1st Edition

NATØ: Narrative Architecture in Postmodern London

By Claire Jamieson Copyright 2017
    272 Pages
    by Routledge

    272 Pages
    by Routledge

    Chronicling the last radical architectural group of the twentieth century – NATØ (Narrative Architecture Today) – who emerged from the Architectural Association at the start of the 1980s, this book explores the group’s work which echoed a wider artistic and literary culture that drew on the specific political, social and physical condition of 1980s London. It traces NATØ’s identification with a particular stream of post-punk, postmodern expression: a celebration of the abject, an aesthetic of entropy, and a do-it-yourself provisionality. NATØ has most often been documented in reference to Nigel Coates (the instigator of NATØ), which has led to a one-sided, one-dimensional record of NATØ’s place in architectural history. This book sets out a more detailed, contextual history of NATØ, told through photographs, drawings, and ephemera, restoring a truer polyvocal narrative of the group’s ethos and development.

    Introduction  1. From Object to Action: Performing Architecture – 1973-81  2. A New Expressionism: Drawing Architecture – 1982-84  3. The Mise-en-Scène of the Magazine – 1983-84  4. Dreaming the City: Exhibiting Architecture – 1985-87  5. After NATØ  Bibliography  Index


    Claire Jamieson completed her PhD in the department of Critical and Historical Studies at the Royal College of Art in 2015. She is currently a lecturer in Contextual and Theoretical Studies at London College of Communication, University of the Arts London, UK.

    'Jamieson’s book is an incredibly detailed and wonderfully illustrated exploration of NATØ, a hugely influential yet until now under-studied episode in architectural and cultural experimentation. Covering the group’s earliest incarnations through to its later impact and influences – and documenting everything from educational interventions to drawings, publications, films, fashion, urbanism, architectural designs and exhibitions – this is the key documentation of NATØ’s extraordinary creative range.' - Iain Borden, Bartlett School of Architecture, UCL, UK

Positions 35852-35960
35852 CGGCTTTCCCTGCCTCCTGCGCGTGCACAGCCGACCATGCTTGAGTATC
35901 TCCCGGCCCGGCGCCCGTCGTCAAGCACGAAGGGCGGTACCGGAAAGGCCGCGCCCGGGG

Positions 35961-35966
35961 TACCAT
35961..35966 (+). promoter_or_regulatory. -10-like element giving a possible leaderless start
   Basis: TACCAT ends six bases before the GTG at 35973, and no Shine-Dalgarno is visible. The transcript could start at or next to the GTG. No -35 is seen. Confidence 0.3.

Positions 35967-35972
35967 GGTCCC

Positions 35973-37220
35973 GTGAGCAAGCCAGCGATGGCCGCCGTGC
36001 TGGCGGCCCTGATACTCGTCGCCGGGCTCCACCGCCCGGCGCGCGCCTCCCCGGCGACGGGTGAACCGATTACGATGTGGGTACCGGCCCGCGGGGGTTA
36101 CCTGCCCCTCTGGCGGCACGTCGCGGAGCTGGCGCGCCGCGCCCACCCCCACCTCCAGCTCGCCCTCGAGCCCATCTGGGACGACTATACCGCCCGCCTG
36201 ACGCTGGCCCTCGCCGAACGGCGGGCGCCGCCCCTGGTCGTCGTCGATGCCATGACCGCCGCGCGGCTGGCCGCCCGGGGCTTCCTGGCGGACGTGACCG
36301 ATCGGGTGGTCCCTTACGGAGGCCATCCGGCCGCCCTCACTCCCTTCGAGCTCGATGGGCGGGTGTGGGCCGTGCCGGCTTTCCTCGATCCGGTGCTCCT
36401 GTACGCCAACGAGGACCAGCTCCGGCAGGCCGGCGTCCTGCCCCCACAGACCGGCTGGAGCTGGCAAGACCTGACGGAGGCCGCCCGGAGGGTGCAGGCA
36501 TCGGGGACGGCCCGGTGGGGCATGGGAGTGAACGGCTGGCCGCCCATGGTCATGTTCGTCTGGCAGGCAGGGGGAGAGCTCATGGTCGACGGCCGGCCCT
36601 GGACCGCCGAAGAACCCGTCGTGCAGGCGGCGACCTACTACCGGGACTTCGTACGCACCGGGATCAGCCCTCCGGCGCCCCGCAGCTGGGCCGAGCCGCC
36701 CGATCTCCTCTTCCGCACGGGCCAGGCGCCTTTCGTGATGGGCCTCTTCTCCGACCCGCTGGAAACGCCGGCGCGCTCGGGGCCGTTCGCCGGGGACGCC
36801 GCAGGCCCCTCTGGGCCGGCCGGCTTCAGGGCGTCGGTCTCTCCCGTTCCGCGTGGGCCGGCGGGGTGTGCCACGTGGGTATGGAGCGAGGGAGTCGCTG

'How did architecture become cool under neoliberalism? And why is urban decay inspirational for contemporary architecture? Claire Jamieson’s wonderful history of punk- and Thatcher-era London provides one answer, and it extends our understanding of vanguard architecture into the 1980s. NATØ’s architecture reimagined the post-industrial city as though it was an expressionist film or graphic novel, a legacy that induces as much unease today as it did then.' - Simon Sadler, Professor of Architectural and Urban History, University of California, Davis, USA

    ‘Lively and lucid, Claire Jamieson’s fascinating account of NATØ refuses accepted narratives and neat resolutions. Through sharp and skillful analyses that traverse a kaleidoscope of evidence, the book underscores the complexity of constructing even – and especially – relatively recent cultural history. It challenges us to rethink oft-stated assumptions – about NATØ, but also architecture’s relations with punk, subculture and postmodernism – rendering 1980s London, and its protagonists, in all their nuance, multiplicity and contradiction.’ - Ben Campkin, author of Remaking London and Director of UCL Urban Laboratory, UK

    'NATØ is often invoked as a marker of a shift in architectural imagination in the late 1970s and early 1980s. Like many myths, this claim has been built on little more than traces and impressions. In her deeply researched book, Claire Jamieson provides the evidence and the critical insights to connect this group of architectural dreamers and their magazine to the rapid transformations underway in London at the time. Enthusiasm for the ruins of the docklands, video art, the DIY aesthetics of punk, Soho’s nightclubs and the historical fantasies of Albion were combined to suggest new architectural futures for the metropolis.' - David Crowley, Head of the Critical Writing in Art and Design programme at the Royal College of Art, UK